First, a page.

Updated: Dec 1, 2022
Twitter was a buzz today. Sam Bankman-Fried who ran FTX, the now bankrupt crypto exchange, emerged to tell his version of events to an emerging web content creator.
In the world according to Sam, it was more a case of a few errors, rather than anything malicious. We would of course take everything Sam says at this point with a pinch of salt, given that (as implied by his own admissions) his primary concern now seems to be for his safety and, we speculate, avoiding (US) jail time.
In the world as perceived by SBF, this entire unfortunate episode originates with a few minor 'accounting oversights', that date back to the inception of the business. As they were setting up FTX, they accepted funds meant for the new exchange, into the already incorporated Alameda Research. There the nascent exchange's funds inadvertently sat there until Sam would notice the oversight quite recently in the midst of the market turmoil.
He dismisses the idea, floated in a Reuters article, of a deliberately engineered 'backdoor' to allow funds to pass from FTX (the exchange) to Alameda Research (the trading firm), on the basis that he doesn't 'know how to code', and so it couldn't have possibly been him. Of course, his co-founders and management team do know how to code. For those of us in the UK this sounds eerily similar to an uncomfortable Prince Andrew's, 'I can't sweat', defence.
This inadvertent parking of FTX user funds (which appears to run into the billions) at Alameda, made the trading firm 'much more leveraged than he thought'.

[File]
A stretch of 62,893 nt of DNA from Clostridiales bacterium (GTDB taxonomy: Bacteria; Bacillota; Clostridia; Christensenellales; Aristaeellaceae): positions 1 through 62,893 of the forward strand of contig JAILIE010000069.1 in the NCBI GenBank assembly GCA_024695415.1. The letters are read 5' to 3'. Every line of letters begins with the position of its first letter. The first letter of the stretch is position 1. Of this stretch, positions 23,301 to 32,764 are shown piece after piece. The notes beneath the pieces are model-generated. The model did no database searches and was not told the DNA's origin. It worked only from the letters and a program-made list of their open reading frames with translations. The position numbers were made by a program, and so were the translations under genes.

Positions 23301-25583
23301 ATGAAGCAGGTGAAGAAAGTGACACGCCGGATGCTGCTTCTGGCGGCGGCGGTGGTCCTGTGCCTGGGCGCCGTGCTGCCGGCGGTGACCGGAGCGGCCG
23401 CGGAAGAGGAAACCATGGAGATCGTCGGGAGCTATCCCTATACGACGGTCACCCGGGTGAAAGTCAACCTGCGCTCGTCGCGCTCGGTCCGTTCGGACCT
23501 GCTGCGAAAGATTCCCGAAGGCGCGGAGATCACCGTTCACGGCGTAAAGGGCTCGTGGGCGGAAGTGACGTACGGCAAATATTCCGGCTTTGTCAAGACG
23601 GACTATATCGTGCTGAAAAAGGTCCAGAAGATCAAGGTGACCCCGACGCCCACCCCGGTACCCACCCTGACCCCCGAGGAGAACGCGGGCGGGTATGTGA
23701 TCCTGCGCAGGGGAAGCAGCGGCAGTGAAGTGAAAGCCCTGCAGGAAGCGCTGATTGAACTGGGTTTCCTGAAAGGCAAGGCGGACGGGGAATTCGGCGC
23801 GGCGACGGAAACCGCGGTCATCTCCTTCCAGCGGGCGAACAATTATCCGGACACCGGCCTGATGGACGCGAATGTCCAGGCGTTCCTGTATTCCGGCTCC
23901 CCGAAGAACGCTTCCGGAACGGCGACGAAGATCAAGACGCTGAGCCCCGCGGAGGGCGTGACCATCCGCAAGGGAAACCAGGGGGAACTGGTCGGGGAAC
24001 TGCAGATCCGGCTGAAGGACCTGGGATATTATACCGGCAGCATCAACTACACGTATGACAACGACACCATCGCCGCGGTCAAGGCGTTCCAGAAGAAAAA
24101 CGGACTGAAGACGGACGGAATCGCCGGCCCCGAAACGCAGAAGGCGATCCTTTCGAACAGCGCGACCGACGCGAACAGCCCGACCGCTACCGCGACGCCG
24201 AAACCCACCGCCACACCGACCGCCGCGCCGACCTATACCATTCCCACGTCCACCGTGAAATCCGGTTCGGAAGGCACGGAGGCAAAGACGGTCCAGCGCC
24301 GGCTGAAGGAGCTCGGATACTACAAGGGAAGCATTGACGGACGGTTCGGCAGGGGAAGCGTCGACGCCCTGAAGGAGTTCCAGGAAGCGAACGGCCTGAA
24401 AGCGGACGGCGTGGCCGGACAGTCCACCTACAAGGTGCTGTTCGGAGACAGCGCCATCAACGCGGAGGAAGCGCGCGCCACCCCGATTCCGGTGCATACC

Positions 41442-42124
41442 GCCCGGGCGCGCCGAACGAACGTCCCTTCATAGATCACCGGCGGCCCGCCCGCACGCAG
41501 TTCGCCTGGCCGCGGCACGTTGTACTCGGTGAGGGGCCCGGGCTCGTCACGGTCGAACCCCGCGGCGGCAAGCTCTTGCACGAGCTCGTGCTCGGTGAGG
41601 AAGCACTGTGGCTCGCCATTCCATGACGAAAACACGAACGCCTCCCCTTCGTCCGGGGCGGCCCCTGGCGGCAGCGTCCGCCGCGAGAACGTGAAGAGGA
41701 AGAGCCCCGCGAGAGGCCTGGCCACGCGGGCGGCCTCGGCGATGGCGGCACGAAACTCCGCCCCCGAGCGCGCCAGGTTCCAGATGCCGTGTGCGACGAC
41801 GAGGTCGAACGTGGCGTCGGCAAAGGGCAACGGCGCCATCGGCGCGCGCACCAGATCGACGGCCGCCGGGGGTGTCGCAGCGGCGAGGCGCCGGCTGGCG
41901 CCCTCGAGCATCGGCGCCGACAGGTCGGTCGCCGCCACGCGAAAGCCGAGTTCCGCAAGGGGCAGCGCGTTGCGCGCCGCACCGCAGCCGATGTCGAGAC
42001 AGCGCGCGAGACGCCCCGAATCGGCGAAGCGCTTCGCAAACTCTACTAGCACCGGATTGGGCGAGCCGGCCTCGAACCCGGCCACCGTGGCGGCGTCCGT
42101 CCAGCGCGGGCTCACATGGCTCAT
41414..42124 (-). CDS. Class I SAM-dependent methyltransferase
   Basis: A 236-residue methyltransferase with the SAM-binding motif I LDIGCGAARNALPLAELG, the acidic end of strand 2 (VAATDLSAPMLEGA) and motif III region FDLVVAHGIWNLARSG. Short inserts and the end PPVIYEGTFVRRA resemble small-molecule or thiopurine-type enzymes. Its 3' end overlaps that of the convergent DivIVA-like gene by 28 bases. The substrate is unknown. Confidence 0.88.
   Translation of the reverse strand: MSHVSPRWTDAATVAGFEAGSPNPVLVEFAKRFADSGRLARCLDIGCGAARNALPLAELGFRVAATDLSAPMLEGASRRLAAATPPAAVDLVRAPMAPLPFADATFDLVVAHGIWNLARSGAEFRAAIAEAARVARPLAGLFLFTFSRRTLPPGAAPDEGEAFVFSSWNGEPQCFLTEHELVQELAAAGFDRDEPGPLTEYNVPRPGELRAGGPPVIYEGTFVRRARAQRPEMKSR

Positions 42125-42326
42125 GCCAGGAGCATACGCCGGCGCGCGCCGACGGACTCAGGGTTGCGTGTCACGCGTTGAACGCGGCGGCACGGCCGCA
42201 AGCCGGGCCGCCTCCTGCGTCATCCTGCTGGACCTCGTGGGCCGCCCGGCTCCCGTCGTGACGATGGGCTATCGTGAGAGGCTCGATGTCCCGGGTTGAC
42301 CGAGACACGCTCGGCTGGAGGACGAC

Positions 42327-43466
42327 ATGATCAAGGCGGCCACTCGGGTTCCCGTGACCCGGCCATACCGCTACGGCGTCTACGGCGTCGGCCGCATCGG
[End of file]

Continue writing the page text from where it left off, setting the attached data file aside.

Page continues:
As for the seemingly overvalued FTT tokens (crypto coins issued by FTX) that also made up part of FTX's balance-sheet, he defends those as more 'legit than most tokens'. Talk about throwing his fellow crypto bros under the proverbial bus.
At least they are backed by a business that generates cashflow, SBF argues, and further they have a 'buy and burn' mechanism, that limits their supply. Finally, he claims that half of it was free floating, and that there was no doubt about its trading volumes.
'Liquidity wasn't what caused the crash,' SBF explained. 'The crash was caused by something very embarrassing that I under-estimated, which is the massive correlation of things during market moves, when they are triggered by a fear over the position itself and the massive size of those moves. And we see that again and again in finance. I mean Long Term Capital (Management) similar thing, where you have a bunch of positions which are correlated by virtue of all being held by the same entity.'
And so SBF's defence is unveiled. It was a mis-modelling of correlation and liquidity in unprecedented times. It sounds remarkably similar to some of the defences in the UK's LDI Pensions crisis.
There is of course a kernel of truth. The low interest rate environments of the past decade have no doubt introduced leverage into many sectors of the economy, and so as that leverage unwinds, losses follow. However, we doubt that blaming 'embarrassing risk oversights' explains the majority of the failings, either in FTX or the plethora of other areas of interest to litigators.
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